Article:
After a decade of design and fabrication, US-based General Atomics said on 15 June that it is ready to ship the first module of the Central Solenoid to the International Thermonuclear Experimental Reactor (ITER) under construction in Saint-Paul-lès-Durance in southern France. Despite the challenges of Covid-19, ITER is almost 75% built and massive first-of-a-kind components have been arriving in France from three continents over the past 15 months. Construction of ITER is funded mainly by the European Union (45.6%) with the remainder shared equally by China, India, Japan, Korea, Russia and the USA (9.1% each). However, in practice, the members deliver little monetary contribution to the project, instead providing ‘in-kind’ contributions of components, systems or buildings.

ITER construction involves more than 1 million components, manufactured around the world. Many of these components are very large, and the Central Solenoid modules are among the heaviest. The Central Solenoid, the largest of ITER’s magnets, will be made up of six modules. It is one of the largest of the US contributions to the project. Once fully assembled, it will be 18 metres tall and 4.25 metres wide, and will weigh 1,000 tons. It will induce a powerful current in the ITER plasma, helping to shape and control the fusion reaction during long pulses.

The magnetic force of the Central Solenoid is strong enough to lift an aircraft carrier 2 metres into the air. At its core, it will reach a magnetic field strength of 13 Tesla, about 280,000 times stronger than the earth’s magnetic field. The support structures for the Central Solenoid will have to withstand forces equal to twice the thrust of a space shuttle lift-off. Earlier this year, General Atomics (GA) completed final testing of the first Central Solenoid module. It will now be loaded onto a special heavy transport truck for shipment to southern France.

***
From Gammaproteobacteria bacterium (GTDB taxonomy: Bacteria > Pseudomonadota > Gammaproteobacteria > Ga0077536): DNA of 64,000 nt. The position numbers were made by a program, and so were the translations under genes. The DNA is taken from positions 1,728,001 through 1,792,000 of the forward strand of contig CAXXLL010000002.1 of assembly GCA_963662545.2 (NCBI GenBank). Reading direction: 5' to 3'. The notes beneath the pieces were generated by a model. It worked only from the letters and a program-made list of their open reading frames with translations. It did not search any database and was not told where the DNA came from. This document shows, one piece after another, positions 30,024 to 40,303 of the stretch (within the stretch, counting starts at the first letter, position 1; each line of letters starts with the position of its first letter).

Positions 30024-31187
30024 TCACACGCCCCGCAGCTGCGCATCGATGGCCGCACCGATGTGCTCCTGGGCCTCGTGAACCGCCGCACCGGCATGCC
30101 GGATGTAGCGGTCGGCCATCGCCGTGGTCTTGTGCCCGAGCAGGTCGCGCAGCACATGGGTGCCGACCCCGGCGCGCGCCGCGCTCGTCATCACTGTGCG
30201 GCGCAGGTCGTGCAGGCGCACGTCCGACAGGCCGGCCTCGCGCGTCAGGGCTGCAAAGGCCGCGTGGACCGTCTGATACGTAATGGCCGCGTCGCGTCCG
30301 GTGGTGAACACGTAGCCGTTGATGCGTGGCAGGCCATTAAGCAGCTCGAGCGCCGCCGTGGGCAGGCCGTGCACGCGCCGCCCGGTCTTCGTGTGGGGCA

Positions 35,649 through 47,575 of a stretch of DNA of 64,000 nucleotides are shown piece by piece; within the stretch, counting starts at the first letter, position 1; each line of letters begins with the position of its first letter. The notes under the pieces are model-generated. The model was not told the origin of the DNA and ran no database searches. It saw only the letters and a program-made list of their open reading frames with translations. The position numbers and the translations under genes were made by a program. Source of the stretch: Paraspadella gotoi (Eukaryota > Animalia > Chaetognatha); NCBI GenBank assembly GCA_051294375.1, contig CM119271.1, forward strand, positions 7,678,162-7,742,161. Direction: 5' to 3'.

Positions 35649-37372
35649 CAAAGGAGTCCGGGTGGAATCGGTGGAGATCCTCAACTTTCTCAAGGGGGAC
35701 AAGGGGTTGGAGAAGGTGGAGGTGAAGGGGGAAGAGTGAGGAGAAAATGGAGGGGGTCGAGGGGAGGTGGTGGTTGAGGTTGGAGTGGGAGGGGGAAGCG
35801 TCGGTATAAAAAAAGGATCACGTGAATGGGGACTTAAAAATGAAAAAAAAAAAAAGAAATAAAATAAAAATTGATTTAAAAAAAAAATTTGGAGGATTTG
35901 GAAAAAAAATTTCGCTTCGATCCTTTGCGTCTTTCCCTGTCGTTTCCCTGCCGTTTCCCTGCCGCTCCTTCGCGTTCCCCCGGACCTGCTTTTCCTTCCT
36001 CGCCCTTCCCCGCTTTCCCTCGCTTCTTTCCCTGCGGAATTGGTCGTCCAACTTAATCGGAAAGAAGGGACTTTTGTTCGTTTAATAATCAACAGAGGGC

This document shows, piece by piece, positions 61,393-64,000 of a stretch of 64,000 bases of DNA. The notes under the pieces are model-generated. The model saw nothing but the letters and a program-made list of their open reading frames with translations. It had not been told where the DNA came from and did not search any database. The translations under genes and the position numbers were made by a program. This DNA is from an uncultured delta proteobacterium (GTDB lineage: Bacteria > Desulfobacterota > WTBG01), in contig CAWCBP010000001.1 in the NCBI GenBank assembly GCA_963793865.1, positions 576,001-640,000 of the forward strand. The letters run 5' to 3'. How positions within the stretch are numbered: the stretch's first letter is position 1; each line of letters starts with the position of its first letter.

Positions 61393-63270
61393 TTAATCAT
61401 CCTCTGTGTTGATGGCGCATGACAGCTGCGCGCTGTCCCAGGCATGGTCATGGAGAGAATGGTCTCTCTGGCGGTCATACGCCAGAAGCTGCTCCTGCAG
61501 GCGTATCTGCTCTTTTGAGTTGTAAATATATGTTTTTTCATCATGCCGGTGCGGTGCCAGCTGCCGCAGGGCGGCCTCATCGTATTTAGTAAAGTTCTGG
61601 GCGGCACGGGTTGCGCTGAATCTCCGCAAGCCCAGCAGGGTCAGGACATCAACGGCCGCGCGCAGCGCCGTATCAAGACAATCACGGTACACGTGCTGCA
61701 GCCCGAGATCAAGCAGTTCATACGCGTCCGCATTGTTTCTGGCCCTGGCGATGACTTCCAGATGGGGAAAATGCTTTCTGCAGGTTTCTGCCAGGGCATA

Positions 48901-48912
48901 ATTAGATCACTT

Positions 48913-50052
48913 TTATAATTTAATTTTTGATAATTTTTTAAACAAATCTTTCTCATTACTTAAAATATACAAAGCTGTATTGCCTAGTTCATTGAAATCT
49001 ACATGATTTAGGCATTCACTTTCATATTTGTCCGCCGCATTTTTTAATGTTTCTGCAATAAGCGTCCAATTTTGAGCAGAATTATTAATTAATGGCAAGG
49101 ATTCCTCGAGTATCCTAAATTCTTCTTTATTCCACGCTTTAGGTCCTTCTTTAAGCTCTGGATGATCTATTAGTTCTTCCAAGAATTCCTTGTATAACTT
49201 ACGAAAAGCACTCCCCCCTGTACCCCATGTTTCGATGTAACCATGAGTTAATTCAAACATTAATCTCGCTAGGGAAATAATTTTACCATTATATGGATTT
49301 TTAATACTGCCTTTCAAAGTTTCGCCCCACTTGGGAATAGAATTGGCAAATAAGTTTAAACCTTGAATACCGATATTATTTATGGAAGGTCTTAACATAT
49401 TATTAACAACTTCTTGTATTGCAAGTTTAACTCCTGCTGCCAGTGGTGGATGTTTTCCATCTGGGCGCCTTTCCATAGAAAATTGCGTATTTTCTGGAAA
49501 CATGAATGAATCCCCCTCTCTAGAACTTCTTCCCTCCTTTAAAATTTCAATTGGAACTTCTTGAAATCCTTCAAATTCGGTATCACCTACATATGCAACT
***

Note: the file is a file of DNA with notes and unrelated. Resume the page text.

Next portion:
The shipping process for the massive magnets requires specialised heavy transport vehicles. The entire process for safely loading and securing the module on the truck, including preparations for lifting, will take about a week.

After loading, the module will be shipped to Houston, Texas, where it will be placed onto a ship for transport to the ITER site. The first module will head to sea in late July and arrive in France in late August. Ground transit to the ITER site will take place in early September. Five additional Central Solenoid modules, plus one spare, are at various stages of fabrication. Module 2 will be shipped in August.

The Central Solenoid modules are being manufactured at GA’s Magnet Technologies Centre in Poway, California, near San Diego, under the direction of the US ITER project, managed by Oak

Ridge National Laboratory (ORNL). The Magnet Technologies Centre was developed specifically for manufacturing the Central Solenoid – the largest and most powerful pulsed superconducting electromagnet ever constructed – in partnership with US ITER.

Creating the magnetic fields in a tokamak requires three different arrays of magnets. External coils around the ring of the tokamak produce the toroidal magnetic field, confining the plasma inside the vessel. The poloidal coils, a stacked set of rings that orbit the tokamak parallel to its circumference, control the position and shape of the plasma. Together, ITER’s magnets create an invisible cage for the plasma that conforms precisely to the metal walls of the tokamak.

In the centre of the tokamak, the Central Solenoid uses a pulse of energy to generate a powerful toroidal current in the plasma that flows around the torus. The movement of ions with this current in turn creates a second poloidal magnetic field that improves the confinement of the plasma, as well as generating heat for fusion. At 15 million amperes, ITER’s plasma current will be far more powerful than anything possible in current tokamaks.

The superconductor material used in ITER’s magnets was produced in nine factories in six countries. The 43 kilometres of niobium-tin superconductor for the Central Solenoid was manufactured in Japan.